GG correspondent replies
This still does not answer the concerns that have been expressed to me – especially the fact that the central plantings make life difficult for residents – they no longer have direct access to neighbours across the road, indeed can not even see their houses particularly well. Getting around in wheelchairs, on walkers becomes more difficult – having to travel additional metres up and down road to get around the plantings. Additional overshadowing – which WAS an original concern expressed about the fig trees – will cause some people grief. The issue of parking and through traffic also becomes problematic – less vision for pedestrians and drivers and a “cramped in” feeling overall as opposed to what is now a wide and open boulevard.
I am unaware of any “public” consultation re this.
Also I don’t believe that the current figs will remain for too long – there have been statements made about “when they come to the end of their life” “reach full maturity” etc they will be removed as they are seen as unsuitable.
The City of Sydney is planting trees to improve our streets and increase canopy cover for a greener future. Trees reduce summer temperatures, improve air quality, reduce stormwater runoff and provide habitat for birds and wildlife.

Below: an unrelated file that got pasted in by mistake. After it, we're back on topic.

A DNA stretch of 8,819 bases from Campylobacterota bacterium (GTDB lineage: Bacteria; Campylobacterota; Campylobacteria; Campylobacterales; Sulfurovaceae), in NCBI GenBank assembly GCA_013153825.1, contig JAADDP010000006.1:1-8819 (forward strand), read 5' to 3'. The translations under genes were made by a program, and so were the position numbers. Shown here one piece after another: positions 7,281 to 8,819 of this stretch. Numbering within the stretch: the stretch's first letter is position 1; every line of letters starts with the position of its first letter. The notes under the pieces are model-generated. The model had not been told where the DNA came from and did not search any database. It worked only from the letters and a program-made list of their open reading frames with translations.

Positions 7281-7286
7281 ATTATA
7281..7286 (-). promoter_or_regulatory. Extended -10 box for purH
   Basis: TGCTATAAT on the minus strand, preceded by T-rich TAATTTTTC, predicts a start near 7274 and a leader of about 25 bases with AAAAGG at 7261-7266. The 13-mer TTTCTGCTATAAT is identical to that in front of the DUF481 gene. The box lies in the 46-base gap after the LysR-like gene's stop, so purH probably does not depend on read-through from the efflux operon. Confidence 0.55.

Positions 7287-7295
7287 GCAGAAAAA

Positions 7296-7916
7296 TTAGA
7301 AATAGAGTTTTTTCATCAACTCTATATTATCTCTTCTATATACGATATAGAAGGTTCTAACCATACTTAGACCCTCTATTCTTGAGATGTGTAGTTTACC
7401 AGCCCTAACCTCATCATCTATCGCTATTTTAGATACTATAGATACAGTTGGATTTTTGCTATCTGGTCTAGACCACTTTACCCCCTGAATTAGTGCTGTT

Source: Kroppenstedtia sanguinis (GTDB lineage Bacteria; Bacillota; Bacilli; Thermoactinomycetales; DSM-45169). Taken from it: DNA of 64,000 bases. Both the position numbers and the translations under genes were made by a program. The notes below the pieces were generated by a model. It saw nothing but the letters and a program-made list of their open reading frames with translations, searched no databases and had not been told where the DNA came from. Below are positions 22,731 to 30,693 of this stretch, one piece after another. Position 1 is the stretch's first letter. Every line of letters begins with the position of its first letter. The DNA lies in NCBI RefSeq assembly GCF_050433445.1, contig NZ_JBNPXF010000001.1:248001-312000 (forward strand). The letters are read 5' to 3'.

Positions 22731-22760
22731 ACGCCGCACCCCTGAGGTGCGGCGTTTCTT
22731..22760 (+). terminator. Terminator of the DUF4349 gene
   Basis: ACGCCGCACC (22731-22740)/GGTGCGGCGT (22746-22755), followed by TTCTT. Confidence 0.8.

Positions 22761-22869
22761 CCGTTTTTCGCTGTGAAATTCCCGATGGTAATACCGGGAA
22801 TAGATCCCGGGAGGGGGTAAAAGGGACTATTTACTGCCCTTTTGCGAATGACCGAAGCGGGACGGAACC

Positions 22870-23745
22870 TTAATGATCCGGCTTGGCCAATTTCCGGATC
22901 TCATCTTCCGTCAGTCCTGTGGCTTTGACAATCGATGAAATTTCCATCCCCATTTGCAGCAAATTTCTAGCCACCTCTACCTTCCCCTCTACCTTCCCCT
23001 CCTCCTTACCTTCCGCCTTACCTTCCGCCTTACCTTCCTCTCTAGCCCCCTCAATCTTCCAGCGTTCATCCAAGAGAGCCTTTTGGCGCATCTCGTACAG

We’re planting trees in new median planter beds throughout our local area. Westmoreland Street, Glebe is the next location in this program. As part of this project, Weeping Lilly Pilly trees will be planted in the median planter beds, and the existing mature figs trees will remain.
In January 2013 the City sent a letter to residents in Westmoreland Street about the project. We received three submissions, and City staff worked with the community to address any concerns.
The proposal was endorsed by the Local Pedestrian, Cycling and Traffic Calming Committee in March 2013. The Committee is made up of representatives from NSW Police, Roads and Maritime Services, State Transit and local state Members of Parliament. Endorsement by the committee ensures the new garden beds meet regulations and national standards for roads and vehicle access.
We will let the community know when construction will begin.
If you have any questions this tree-planting program, please call Deborah Law on 02 9265 9333.
The Original article in GG Feb 2014
Proposed “Silent” Changes to the Glebe Scene
This is one of the streetscapes of Glebe which we all know and love – the wide open vistas and tree-lined avenues that are Westmoreland, Derwent and Mt Vernon Sts. These views are under direct threat from City Council which is proposing large mid street plantings and removal of mature figs from footpaths and replacement with smaller trees. Very few people are aware of these proposed changes – the only consultation seems to have been a letterbox drop in Westmoreland St. Only three responses were received to this – two with strong reservations, one in favour. This is hardly “consultation”!